Microsoft Corp. on Thursday announced the opening of the Microsoft Cybercrime Center, a center of excellence for advancing the global fight against cybercrime on its Redmond, Wash., campus in the United States. The Cybercrime Center combines Microsoft’s legal and technical expertise as well as cutting-edge tools and technology with cross-industry expertise, marking a new era in effectively fighting crime on the Internet.
Each year, cybercrime takes a personal and financial toll on millions of consumers around the globe.
In Africa the number of cybercrime cases have been steadily increasing, especially those targeting financial institutions. In Nigeria for example, The Central Bank of Nigeria (CBN) reported that banks lost N20 billion in 2012 through internet fraud.
The Cybercrime Center will tackle online crimes, including those associated with malware, botnets, intellectual property (IP) theft and technology-facilitated child exploitation. The work done at the Cybercrime Center will help ensure that people worldwide can use their computing devices and services with confidence.
“The Microsoft Cybercrime Center is where our experts come together with customers and partners to focus on one thing: keeping people safe online,” said David Finn, associate general counsel of the Microsoft Digital Crimes Unit. “By combining sophisticated tools and technology with the right skills and new perspectives, we can make the Internet safer for everyone.”
The Cybercrime Center’s international reach will be extended by 12 satellite offices or regional labs around the world in Beijing, Berlin, Bogota, Brussels, Dublin, Edinboro (U.S.), Gurgaon (India), Hong Kong, Munich, Singapore, Sydney, and Washington, D.C. These locations will better enable Microsoft to identify and analyze malware and IP crimes, and share cybercrime fighting best practices with customers and industry partners on a global scale.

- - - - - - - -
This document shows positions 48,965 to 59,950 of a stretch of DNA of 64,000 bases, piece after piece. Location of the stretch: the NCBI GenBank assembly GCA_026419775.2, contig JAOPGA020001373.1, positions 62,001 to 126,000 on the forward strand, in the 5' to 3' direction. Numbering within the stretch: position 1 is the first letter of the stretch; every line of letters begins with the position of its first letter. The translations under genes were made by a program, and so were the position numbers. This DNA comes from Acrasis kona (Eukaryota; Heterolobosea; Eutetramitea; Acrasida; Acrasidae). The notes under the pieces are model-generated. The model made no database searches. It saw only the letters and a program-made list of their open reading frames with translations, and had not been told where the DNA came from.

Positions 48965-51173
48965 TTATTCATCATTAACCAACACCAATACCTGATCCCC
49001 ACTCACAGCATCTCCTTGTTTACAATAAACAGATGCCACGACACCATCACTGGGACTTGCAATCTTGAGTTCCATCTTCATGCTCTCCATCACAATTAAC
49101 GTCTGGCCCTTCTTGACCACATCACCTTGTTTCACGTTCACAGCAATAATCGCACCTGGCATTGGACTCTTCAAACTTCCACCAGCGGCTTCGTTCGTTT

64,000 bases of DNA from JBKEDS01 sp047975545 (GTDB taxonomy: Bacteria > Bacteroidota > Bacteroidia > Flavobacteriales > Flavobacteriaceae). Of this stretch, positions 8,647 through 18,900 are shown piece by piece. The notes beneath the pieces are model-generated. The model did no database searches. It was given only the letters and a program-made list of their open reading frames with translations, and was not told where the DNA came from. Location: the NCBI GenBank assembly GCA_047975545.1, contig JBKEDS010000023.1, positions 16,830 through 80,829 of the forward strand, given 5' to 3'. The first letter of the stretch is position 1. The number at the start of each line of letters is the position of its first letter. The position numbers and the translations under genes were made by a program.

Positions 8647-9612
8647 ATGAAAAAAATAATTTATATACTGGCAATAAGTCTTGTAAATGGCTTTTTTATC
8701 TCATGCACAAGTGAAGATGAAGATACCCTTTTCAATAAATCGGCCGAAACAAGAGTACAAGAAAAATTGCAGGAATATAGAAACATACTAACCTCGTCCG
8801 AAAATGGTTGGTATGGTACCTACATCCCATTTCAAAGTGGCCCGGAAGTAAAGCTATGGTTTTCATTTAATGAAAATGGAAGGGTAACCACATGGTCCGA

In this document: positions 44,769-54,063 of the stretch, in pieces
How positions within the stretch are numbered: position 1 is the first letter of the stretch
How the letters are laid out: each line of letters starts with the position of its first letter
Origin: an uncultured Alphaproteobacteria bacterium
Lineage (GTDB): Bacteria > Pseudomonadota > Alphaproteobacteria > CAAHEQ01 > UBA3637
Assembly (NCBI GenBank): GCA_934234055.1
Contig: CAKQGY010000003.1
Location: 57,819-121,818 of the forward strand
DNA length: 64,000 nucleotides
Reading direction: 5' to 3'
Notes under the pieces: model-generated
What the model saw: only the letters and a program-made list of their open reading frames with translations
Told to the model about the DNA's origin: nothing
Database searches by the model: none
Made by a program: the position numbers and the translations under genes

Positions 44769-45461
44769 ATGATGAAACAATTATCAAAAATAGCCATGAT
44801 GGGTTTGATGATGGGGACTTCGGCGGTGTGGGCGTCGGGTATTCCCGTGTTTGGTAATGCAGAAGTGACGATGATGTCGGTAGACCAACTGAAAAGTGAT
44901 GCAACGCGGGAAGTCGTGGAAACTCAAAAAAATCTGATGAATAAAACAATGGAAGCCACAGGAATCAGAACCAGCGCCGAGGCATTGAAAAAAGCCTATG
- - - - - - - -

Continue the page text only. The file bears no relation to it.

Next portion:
“Cybercrime is becoming a bigger problem in Africa every day”, says Daniel Kamau, Anti-Piracy Lead for West, East, Central Africa and Indian Ocean Islands. “More and more people are accessing the internet in Africa, providing a huge base of often unsuspecting targets to criminals. The high rate of software piracy means many of these people lack the protection genuine software provides. And lastly, the lack of robust cybercrime laws across the continent means cybercriminals face little risk of getting caught or prosecuted”.
The secured facility houses groundbreaking Microsoft technologies that allow the team to visualize and identify global cyberthreats developing in real time, including SitePrint, which allows the mapping of online organized crime networks; PhotoDNA, a leading anti-child pornography technology; cyberforensics, a new investigative capability that detects global cybercrime, including online fraud and identity theft; and cyberthreat intelligence from Microsoft’s botnet takedown operations.
The Cybercrime Center also includes a separate and secure location for third-party partners, allowing cybersecurity experts from around the world to work in the facility with Microsoft’s experts for an indefinite period of time. The dedicated space enriches partnerships across industry, academia, law enforcement and customers — critical partners in the fight against cybercrime. With nearly 100 attorneys, investigators, technical experts and forensic analysts based around the world, the Microsoft Cybercrime Center is well positioned to make it safer for people online worldwide.
“In the fight against cybercrime the public sector significantly benefits from private sector expertise, such as provided by Microsoft,” said Noboru Nakatani, executive director of the INTERPOL Global Complex for Innovation. “The security community needs to build on its coordinated responses to keep pace with today’s cybercriminals. The Microsoft Cybercrime Center will be an important hub in accomplishing that task more effectively and proactively.”